She became International Vice-President in 1960, taking over from Sidney A. Cook, but died before she had been in office long. Her death on December 2 followed an accident and a period of four months in which she lay unconscious. She left a daughter, Dr. Shila Ransom, and sister Miss Annie Davies.[8] James S. Perkins took her place as Vice-President.


Mrs. Ransom served as editor of Theosophy in Australia from May, 1921 to June, 1927, working in Sydney, Australia. In addition, she wrote numerous articles for Theosophical periodicals, including The Theosophist, The Theosophical Messenger, The Adyar Bulletin, and World Theosophy. The Union Index of Theosophical Periodicals lists 140 articles under the name Josephine Ransom and five under the name J Ransom, although she wrote many more anonymously for Theosophy in Australia.

She also wrote these books and pamphlets, in chronological order:

  • Indian Tales of Love and Beauty. Adyar, Madras, India: Theosophy Office, 1912.
  • Schools of Tomorrow in England. London: G. Bell and Sons, 1919. Available at Open Library and Internet Archive..
  • Our Philosophy of Education: [a lecture delivered before the theosophical fraternity in education, February, 1919.]. London: Theosophical Fraternity in Education, 1919. Pamphlet.
  • Irish Tales of Love and Beauty. London : Arthur H. Stockwell, 1924.
  • Madame Blavatsky as Occultist. London: Theosophical Pub. House, 1931.
  • Racial problems in South Africa. Adyar, Madras: Theosophical Publ. House, 1932. Pamphlet.
  • Occult Teachings of the Christ According to The Secret Doctrine. Adyar, Madras, India: Theosophical Pub. House, 1933.
  • Studies in the Secret Doctrine: Studies with Students at Olcott Sessions, Summer, 1932. Wheaton, IL: Theosophical Press, 1934.
  • Self-Realization Through Yoga and Mysticism. London: Theosophical Publishing House, 1936.
  • A Short History of The Theosophical Society. Adyar, Madras, India: Theosophical Pub. House, 1938. The importance of this work is in its extensive use of archival materials in addition to such printed sources as Old Diary Leaves and The Golden Book of Theosophy.Available online at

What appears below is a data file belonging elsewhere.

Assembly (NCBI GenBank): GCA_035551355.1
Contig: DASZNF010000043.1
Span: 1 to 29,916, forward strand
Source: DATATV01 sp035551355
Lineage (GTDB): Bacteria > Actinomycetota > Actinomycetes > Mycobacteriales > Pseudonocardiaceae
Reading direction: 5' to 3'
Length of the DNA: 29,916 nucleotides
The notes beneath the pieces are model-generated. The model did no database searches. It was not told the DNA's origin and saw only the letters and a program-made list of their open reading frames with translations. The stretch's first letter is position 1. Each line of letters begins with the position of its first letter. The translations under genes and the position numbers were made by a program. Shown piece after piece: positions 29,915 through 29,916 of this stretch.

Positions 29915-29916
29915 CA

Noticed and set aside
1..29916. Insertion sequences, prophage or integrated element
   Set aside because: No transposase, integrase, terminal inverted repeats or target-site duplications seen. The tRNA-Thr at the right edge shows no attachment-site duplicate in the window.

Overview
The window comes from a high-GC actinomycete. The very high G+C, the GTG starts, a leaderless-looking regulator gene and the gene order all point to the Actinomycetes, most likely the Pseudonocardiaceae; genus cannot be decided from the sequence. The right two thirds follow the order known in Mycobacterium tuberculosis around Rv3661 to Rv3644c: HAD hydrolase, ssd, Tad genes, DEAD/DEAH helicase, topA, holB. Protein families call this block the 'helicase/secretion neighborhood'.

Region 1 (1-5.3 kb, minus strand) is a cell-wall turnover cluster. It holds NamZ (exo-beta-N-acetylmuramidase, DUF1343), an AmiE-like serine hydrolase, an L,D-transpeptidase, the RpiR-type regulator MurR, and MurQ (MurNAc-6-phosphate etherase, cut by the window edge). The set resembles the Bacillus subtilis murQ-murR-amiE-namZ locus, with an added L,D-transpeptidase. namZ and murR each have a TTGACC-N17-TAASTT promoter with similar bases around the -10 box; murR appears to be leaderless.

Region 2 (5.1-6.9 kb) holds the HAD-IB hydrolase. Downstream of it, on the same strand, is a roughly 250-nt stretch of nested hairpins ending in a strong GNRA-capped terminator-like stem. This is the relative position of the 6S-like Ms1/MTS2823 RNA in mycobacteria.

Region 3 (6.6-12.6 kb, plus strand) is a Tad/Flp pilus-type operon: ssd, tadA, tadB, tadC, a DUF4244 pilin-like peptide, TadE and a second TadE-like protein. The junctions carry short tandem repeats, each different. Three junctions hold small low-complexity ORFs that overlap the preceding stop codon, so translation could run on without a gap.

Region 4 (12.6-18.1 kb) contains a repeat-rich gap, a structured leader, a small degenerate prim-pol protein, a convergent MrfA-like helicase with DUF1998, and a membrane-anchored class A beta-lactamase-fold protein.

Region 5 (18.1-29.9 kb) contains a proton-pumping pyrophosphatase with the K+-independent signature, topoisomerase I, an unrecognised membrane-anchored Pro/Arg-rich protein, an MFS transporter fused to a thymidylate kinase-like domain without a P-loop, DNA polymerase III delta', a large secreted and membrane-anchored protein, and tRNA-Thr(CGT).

• The Direction of The Theosophical Society by Masters of Wisdom. London, 1942. Published lecture.
  • Years of Grandeur: Memories of Annie Besant. With Sidney Ransom. London: Theosophical Publishing House, 1949. From a presentation with Sidney Ransom. "Delivered at the headquarters of The Theosophical Society, London, on October 1, 1949."
  • The Key to Theosophy by H. P. Blavatsky. London: Theosophical Pub. House, 1948. Abridged and edited by Josephine Ransom.
  • The Seventy-Fifth Anniversary Book of the Theosophical Society: a Short History of the Society's Growth from 1926-1950. Adyar, India: Theosopohical Pub. House, 1950. Available at this website.
  • Om Meditation. Stockholm: Sv. teosof. bokförl., Högfeldt), 1964. Pamphlet. Swedish translation.


  1. ""Josephine Ransom," The Theosophical Journal 2.1 (Jan-Feb 1961), 12.
  2. The International Theosophical Year Book 1938 (Adyar, Madras, India: Theosophical Publishing House, 1938): 210.
  3. The International Theosophical Year Book 1938: 210.
  4. The International Theosophical Year Book 1938: 210.
  5. "Britain and India" at The Open University's website on "Making Britain: Discover how South Asians shaped the nation, 1870-1950." Accessed November 3, 2016.
  6. "My Experience with Americans as Theosophists," The Theosophical Messenger 20.7 (July, 1932), 145.
  7. ""Josephine Ransom," The Theosophical Journal 2.1 (Jan-Feb 1961), 12.
  8. ""Josephine Ransom," The Theosophical Journal 2.1 (Jan-Feb 1961), 12.